Net­flix’s ‘Mind hunter’ cuts to heart of mur­der­ers

Crime drama also mines ‘broth­er­hood’

USA TODAY International Edition - - LIFE - Pa­trick Ryan

NEW YORK Work­ing on a show about serial killers, it’s only nat­u­ral that you might get a bit para­noid.

While shoot­ing Net­flix’s Mind hunter in Pitts­burgh, “I would go run­ning by the river be­fore the sun came up, and it would cross my mind, ‘Wow, some­one could just pull over right now and kill me,’ ” says ac­tor Jonathan Groff, wide-eyed. “It forced me to turn on my lo­ca­tion set­tings on my phone,” and later, “call my brother and tell him that he needs se­cu­rity cam­eras on his house.”

In the slow-burn­ing 1970s crime drama (stream­ing Fri­day), Groff co-stars with Holt McCal­lany as FBI agents Holden Ford and Bill Tench, who work in the agency’s be­hav­ioral sci­ence unit. Faced with a new wave of serial killers who rape, mur­der and mu­ti­late vic­tims, seem­ingly at ran­dom, the de­tec­tives take it upon them­selves to make unau­tho­rized prison vis­its and in­ter­view crim­i­nals in an ef­fort to bet­ter un­der­stand them.

Mind hunter is based in part on former FBI agent John Dou­glas and Mark Ol­shaker’s 1996 non­fic­tion book. The se­ries is ex­ec­u­tive-pro­duced by Char­l­ize Theron and Gone Girl film­maker David Fincher, who di­rected four episodes and worked with McCal­lany on Fight Club and Alien 3.

Hav­ing played mi­nor roles in those movies, “what was so ex­cit­ing (about re­unit­ing with Fincher)

was com­ing back as a ma­jor char­ac­ter,” says McCal­lany, 54. “Bill is a re­ally com­plex, some­times trou­bled guy,” al­though his part­ner­ship with Holden echoes The Odd Cou­ple and Lau­rel and Hardy, he says.

“There’s a sense of hu­mor and a broth­er­hood that gets more com­pli­cated as the sea­son goes along,” adds Groff, 32, who starred in Hamil­ton and voiced Kristoff in Frozen. “They both learn a lot from each other and need each other, and are put in the most ex­tra­or­di­nary ex­pe­ri­ences to­gether.”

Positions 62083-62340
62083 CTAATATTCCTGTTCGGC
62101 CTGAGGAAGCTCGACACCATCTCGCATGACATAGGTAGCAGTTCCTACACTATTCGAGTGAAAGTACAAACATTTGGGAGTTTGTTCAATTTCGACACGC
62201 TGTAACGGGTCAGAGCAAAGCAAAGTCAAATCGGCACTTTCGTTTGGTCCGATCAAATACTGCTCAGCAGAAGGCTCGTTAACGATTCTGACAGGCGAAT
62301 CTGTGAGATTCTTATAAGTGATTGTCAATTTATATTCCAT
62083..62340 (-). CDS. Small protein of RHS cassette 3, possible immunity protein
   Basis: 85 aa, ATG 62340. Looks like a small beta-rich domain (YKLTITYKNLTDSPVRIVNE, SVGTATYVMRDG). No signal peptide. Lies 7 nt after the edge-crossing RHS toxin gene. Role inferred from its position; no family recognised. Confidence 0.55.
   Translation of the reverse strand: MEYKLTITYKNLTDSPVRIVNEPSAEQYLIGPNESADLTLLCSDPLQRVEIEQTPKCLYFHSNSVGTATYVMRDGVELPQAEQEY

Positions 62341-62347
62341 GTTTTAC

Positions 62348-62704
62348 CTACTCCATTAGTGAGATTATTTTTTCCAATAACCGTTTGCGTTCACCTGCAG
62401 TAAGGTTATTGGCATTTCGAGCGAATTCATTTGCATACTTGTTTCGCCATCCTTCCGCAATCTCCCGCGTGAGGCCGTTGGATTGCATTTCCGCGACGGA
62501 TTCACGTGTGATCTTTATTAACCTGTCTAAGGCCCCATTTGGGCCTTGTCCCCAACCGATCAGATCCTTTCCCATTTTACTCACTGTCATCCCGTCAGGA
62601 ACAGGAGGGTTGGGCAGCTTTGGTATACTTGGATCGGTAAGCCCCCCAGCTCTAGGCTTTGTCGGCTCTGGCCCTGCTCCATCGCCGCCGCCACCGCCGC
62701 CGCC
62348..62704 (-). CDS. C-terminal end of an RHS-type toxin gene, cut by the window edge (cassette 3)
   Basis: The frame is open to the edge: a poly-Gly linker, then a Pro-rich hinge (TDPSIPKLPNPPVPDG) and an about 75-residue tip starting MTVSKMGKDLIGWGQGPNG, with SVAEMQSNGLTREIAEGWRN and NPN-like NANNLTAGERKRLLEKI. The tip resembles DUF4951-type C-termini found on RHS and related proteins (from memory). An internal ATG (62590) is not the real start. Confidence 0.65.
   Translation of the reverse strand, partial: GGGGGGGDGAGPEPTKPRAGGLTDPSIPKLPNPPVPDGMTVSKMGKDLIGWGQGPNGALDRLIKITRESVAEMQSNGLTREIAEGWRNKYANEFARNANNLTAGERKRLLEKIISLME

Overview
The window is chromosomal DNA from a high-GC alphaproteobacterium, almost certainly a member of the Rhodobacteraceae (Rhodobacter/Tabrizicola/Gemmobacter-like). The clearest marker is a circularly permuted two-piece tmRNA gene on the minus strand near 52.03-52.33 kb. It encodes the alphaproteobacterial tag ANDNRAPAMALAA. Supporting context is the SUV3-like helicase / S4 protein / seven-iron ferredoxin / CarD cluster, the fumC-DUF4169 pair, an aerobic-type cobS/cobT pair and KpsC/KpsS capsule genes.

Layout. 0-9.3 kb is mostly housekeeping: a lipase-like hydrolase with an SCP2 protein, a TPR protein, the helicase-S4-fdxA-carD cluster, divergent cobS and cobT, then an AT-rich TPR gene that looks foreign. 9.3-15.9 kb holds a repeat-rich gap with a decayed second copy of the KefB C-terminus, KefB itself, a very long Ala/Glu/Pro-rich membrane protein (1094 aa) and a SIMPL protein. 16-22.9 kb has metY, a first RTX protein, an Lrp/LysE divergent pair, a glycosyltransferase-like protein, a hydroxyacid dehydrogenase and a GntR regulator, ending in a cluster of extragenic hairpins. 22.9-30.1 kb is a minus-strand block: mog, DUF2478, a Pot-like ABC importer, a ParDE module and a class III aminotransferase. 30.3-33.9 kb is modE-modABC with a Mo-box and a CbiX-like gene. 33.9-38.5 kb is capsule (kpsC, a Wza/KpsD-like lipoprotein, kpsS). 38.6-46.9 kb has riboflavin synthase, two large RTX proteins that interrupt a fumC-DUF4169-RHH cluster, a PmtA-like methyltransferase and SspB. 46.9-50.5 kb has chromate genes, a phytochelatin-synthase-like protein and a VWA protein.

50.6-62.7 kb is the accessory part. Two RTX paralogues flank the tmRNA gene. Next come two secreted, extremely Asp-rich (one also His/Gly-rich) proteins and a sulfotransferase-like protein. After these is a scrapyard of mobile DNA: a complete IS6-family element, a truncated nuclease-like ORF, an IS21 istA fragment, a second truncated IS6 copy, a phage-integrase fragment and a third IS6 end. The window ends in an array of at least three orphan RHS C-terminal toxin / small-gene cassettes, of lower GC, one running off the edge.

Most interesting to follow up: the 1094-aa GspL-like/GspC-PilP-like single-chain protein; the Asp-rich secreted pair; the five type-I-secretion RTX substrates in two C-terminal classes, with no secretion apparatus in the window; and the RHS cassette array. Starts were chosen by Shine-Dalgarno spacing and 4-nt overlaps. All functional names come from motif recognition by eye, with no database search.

Mind hunter’s first sea­son tracks the devel­op­ment of crim­i­nal pro­fil­ing, a se­ries of tech­niques used to help nar­row a list of sus­pects based on the crime, how it was com­mit­ted and any dis­cernible mo­tive. Ford and Tench, both fic­tional char­ac­ters, de­velop “pro­files” of real-life serial killers start­ing with Ed­mund Kem­per (Cameron Brit­ton), a necrophil­iac who butchered his vic­tims. Over the course of sev­eral in­ter­views, he freely shares de­tails of his child­hood liv­ing with an abu­sive mother and killing fam­ily cats — red flags that can pre­dict mur­der­ous ten­den­cies at an early age, Dou­glas found.

Sit­ting in jail cells lis­ten­ing to ac­tors re­count their char­ac­ters’ child­hood trau­mas, “there are cer­tain themes that ap­pear, and cer­tain dots you can con­nect,” Groff says. “(Our char­ac­ters are) just in the dark shoot­ing from the hip, fig­ur­ing ev­ery­thing out as we go along. I didn’t know any­thing about serial killers be­fore we started this, so it was a com­plete ed­u­ca­tion for me.”

As for if all that brain-pick­ing has helped Groff em­pathize with crim­i­nals, “It’s so com­pli­cated,” he says. “That’s one of the themes: What’s wrong with com­pli­cated? The show does a great job of ask­ing a lot of ques­tions with­out giv­ing a lot of an­swers.”


Jonathan Groff , left and Holt McCal­lany star in Net­flix’s Mind­hunter, which fol­lows two FBI agents in the 1970s try­ing to bet­ter un­der­stand serial killers and rapists.


FBI agent Bill Tench (McCal­lany) and psy­chol­o­gist Wendy (Anna Torv) try to get in­side the mind of psy­chopaths.

Groff’s role as FBI Agent Holden Ford “was a com­plete ed­u­ca­tion for me.”

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